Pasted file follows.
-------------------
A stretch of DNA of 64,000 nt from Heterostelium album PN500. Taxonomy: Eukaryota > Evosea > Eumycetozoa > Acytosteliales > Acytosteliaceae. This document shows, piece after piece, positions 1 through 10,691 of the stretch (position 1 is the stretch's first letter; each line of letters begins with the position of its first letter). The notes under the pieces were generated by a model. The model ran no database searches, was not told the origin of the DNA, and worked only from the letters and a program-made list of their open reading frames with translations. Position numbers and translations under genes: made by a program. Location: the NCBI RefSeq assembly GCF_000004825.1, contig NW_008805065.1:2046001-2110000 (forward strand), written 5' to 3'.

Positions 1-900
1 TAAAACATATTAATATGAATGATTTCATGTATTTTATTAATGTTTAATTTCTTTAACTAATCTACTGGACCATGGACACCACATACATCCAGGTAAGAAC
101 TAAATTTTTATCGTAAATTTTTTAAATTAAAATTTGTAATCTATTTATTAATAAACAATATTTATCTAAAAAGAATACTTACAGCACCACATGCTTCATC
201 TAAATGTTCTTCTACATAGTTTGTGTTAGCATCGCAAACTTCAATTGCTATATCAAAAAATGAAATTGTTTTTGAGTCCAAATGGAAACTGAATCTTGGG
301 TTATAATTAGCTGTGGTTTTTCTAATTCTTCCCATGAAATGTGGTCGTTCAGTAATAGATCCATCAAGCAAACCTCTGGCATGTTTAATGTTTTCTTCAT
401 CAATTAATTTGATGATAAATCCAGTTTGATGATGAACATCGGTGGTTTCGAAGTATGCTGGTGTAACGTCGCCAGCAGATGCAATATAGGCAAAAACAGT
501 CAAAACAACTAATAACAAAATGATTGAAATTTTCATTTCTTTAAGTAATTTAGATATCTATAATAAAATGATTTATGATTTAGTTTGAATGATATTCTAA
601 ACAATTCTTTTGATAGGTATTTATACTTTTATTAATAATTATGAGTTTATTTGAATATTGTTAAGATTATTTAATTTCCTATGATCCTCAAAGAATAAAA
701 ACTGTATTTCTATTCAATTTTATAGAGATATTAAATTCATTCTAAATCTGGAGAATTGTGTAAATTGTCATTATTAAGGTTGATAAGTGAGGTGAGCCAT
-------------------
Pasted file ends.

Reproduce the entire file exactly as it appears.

A stretch of DNA of 64,000 nt from Heterostelium album PN500. Taxonomy: Eukaryota > Evosea > Eumycetozoa > Acytosteliales > Acytosteliaceae. This document shows, piece after piece, positions 1 through 10,691 of the stretch (position 1 is the stretch's first letter; each line of letters begins with the position of its first letter). The notes under the pieces were generated by a model. The model ran no database searches, was not told the origin of the DNA, and worked only from the letters and a program-made list of their open reading frames with translations. Position numbers and translations under genes: made by a program. Location: the NCBI RefSeq assembly GCF_000004825.1, contig NW_008805065.1:2046001-2110000 (forward strand), written 5' to 3'.

Positions 1-900
1 TAAAACATATTAATATGAATGATTTCATGTATTTTATTAATGTTTAATTTCTTTAACTAATCTACTGGACCATGGACACCACATACATCCAGGTAAGAAC
101 TAAATTTTTATCGTAAATTTTTTAAATTAAAATTTGTAATCTATTTATTAATAAACAATATTTATCTAAAAAGAATACTTACAGCACCACATGCTTCATC
201 TAAATGTTCTTCTACATAGTTTGTGTTAGCATCGCAAACTTCAATTGCTATATCAAAAAATGAAATTGTTTTTGAGTCCAAATGGAAACTGAATCTTGGG
301 TTATAATTAGCTGTGGTTTTTCTAATTCTTCCCATGAAATGTGGTCGTTCAGTAATAGATCCATCAAGCAAACCTCTGGCATGTTTAATGTTTTCTTCAT
401 CAATTAATTTGATGATAAATCCAGTTTGATGATGAACATCGGTGGTTTCGAAGTATGCTGGTGTAACGTCGCCAGCAGATGCAATATAGGCAAAAACAGT
501 CAAAACAACTAATAACAAAATGATTGAAATTTTCATTTCTTTAAGTAATTTAGATATCTATAATAAAATGATTTATGATTTAGTTTGAATGATATTCTAA
601 ACAATTCTTTTGATAGGTATTTATACTTTTATTAATAATTATGAGTTTATTTGAATATTGTTAAGATTATTTAATTTCCTATGATCCTCAAAGAATAAAA
701 ACTGTATTTCTATTCAATTTTATAGAGATATTAAATTCATTCTAAATCTGGAGAATTGTGTAAATTGTCATTATTAAGGTTGATAAGTGAGGTGAGCCAT